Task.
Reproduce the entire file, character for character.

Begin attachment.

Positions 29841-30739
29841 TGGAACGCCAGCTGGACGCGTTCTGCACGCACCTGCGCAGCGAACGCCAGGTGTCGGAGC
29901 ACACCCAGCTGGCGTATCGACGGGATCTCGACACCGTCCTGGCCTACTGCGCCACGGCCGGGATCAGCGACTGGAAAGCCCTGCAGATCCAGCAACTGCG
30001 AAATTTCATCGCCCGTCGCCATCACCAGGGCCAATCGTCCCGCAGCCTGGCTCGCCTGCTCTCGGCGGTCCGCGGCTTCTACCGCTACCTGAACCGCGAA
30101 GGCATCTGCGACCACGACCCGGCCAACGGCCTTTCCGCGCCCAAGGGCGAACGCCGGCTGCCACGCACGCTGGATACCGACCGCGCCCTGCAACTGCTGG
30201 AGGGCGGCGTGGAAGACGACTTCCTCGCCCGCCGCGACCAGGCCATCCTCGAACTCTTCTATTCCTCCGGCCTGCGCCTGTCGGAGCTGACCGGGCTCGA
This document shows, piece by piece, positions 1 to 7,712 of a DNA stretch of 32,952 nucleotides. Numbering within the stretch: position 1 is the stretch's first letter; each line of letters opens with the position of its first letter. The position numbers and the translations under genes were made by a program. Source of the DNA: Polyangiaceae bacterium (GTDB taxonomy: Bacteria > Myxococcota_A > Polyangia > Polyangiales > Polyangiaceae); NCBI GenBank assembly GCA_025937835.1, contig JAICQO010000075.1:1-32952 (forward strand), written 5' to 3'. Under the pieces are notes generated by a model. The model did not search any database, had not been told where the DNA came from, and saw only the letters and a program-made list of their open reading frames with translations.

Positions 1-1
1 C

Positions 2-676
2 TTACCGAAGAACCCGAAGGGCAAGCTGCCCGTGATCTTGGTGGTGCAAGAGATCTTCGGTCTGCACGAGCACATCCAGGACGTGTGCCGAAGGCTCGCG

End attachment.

Positions 29841-30739
29841 TGGAACGCCAGCTGGACGCGTTCTGCACGCACCTGCGCAGCGAACGCCAGGTGTCGGAGC
29901 ACACCCAGCTGGCGTATCGACGGGATCTCGACACCGTCCTGGCCTACTGCGCCACGGCCGGGATCAGCGACTGGAAAGCCCTGCAGATCCAGCAACTGCG
30001 AAATTTCATCGCCCGTCGCCATCACCAGGGCCAATCGTCCCGCAGCCTGGCTCGCCTGCTCTCGGCGGTCCGCGGCTTCTACCGCTACCTGAACCGCGAA
30101 GGCATCTGCGACCACGACCCGGCCAACGGCCTTTCCGCGCCCAAGGGCGAACGCCGGCTGCCACGCACGCTGGATACCGACCGCGCCCTGCAACTGCTGG
30201 AGGGCGGCGTGGAAGACGACTTCCTCGCCCGCCGCGACCAGGCCATCCTCGAACTCTTCTATTCCTCCGGCCTGCGCCTGTCGGAGCTGACCGGGCTCGA
This document shows, piece by piece, positions 1 to 7,712 of a DNA stretch of 32,952 nucleotides. Numbering within the stretch: position 1 is the stretch's first letter; each line of letters opens with the position of its first letter. The position numbers and the translations under genes were made by a program. Source of the DNA: Polyangiaceae bacterium (GTDB taxonomy: Bacteria > Myxococcota_A > Polyangia > Polyangiales > Polyangiaceae); NCBI GenBank assembly GCA_025937835.1, contig JAICQO010000075.1:1-32952 (forward strand), written 5' to 3'. Under the pieces are notes generated by a model. The model did not search any database, had not been told where the DNA came from, and saw only the letters and a program-made list of their open reading frames with translations.

Positions 1-1
1 C

Positions 2-676
2 TTACCGAAGAACCCGAAGGGCAAGCTGCCCGTGATCTTGGTGGTGCAAGAGATCTTCGGTCTGCACGAGCACATCCAGGACGTGTGCCGAAGGCTCGCG